The U.S. National Science Foundation last week announced it would create a new directorate focused on Technology, Innovation and Partnerships. The long-discussed TIP directorate was unveiled during NSF Director Sethuraman Panchanathan’s session, “Reinvigorating Science and Technology for the Future of U.S. Innovation,” at SXSW 2022.
“NSF’s TIP directorate will accelerate discovery and innovation to rapidly bring new technologies to market and address the most pressing societal and economic challenges of our time,” Panchanathan said.
Erwin Gianchandani will be the inaugural director of the new directorate, which will focus on use-inspired and translational research. Gianchandani previously served as the senior advisor for Translation, Innovation and Partnerships at NSF, where he helped develop plans for the new directorate in collaboration with NSF colleagues, other government agencies, industry, and academia.
Earlier discussion of the TIP directorate on Capitol Hill included the idea of renaming NSF the National Science and Technology Foundation, which as an analysis from the Consortium of Social Science Associations noted in 2020, “would mark a major shift in priority for the 70-year-old agency.” No such name change accompanies TIP’s debut.
NSF is reorganizing much of its existing innovation and translation portfolio into the TIP directorate, including the NSF Lab-to-Market Platform, which includes the NSF Innovation Corps (I-Corps™), Partnerships for Innovation, America’s Seed Fund powered by NSF programs, and the NSF Convergence Accelerator.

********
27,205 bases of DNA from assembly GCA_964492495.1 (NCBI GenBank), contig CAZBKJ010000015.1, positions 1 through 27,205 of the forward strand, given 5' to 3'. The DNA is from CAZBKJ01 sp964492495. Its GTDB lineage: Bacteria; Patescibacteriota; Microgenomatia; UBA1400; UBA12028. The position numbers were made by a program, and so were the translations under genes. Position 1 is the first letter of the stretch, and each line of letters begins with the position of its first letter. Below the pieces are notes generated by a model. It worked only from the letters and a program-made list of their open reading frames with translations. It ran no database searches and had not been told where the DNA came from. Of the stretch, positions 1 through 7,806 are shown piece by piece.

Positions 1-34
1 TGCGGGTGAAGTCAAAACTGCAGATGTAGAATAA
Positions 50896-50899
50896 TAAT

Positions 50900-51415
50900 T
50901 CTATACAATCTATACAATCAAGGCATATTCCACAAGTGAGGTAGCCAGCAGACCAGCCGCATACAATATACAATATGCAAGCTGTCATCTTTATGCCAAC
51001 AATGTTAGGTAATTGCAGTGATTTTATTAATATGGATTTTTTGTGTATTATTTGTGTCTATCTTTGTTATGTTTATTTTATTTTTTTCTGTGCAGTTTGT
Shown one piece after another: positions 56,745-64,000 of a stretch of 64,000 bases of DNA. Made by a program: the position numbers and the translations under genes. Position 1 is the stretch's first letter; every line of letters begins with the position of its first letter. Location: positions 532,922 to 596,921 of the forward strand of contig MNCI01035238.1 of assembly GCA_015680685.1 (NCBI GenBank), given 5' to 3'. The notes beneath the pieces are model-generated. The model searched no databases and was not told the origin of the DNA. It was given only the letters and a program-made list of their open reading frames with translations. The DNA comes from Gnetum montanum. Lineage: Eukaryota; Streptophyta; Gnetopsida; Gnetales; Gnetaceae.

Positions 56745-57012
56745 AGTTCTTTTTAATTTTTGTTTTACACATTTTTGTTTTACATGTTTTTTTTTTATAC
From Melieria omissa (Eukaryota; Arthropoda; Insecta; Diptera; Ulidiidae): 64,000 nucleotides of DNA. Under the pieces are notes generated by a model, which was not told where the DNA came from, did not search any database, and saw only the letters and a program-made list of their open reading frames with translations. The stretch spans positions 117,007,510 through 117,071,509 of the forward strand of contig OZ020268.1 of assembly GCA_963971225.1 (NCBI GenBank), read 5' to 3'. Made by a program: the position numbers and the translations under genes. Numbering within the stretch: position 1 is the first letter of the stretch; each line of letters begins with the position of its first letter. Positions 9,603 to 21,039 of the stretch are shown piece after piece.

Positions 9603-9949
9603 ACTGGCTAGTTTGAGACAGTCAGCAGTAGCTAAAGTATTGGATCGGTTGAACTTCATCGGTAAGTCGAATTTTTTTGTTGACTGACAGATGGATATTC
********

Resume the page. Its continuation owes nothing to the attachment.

Through TIP, NSF will launch a set of initiatives to advance critical and emerging technologies, accelerate the translation of research results beyond the lab, and create new education pathways. TIP will also establish regional “innovation engines” throughout the U.S. The goal of the new directorate is to leverage multidisciplinary partnerships to expand emerging industries and extend educational opportunities for science and technology to every American.
However, the new directorate does not come with new funding.
When President Biden signed the final government spending bill for fiscal year 2022 – halfway into the year – on March 15. NSF received $8.84 billion, a 4 percent increase from fiscal year 2021. While additional funding for the new TIP directorate is not included, there is some flexibility to move funding for it from other programs within NSF’s Research and Related Activities account.
The science community is already gearing up for the fiscal year 2023 budget season and waiting with bated breath to see what President Biden’s budget request will be for NSF and the National Institutes of Health. Some do not expect to see a final bill until after the November midterm elections, which may impact funding for TIP and other NSF programs if Republicans retake Congress.
Congress’ final decision on many competing scientific innovation and manufacturing bills, may also impact the priorities of the new directorate.
The TIP directorate is the first new directorate in over 30 years. It joins six other directorates at NSF: Biological Sciences, Computer and Information Science and Engineering; Engineering; Geosciences; Mathematical and Physical Sciences; Social, Behavioral and Economic Sciences; and Education and Human Resources.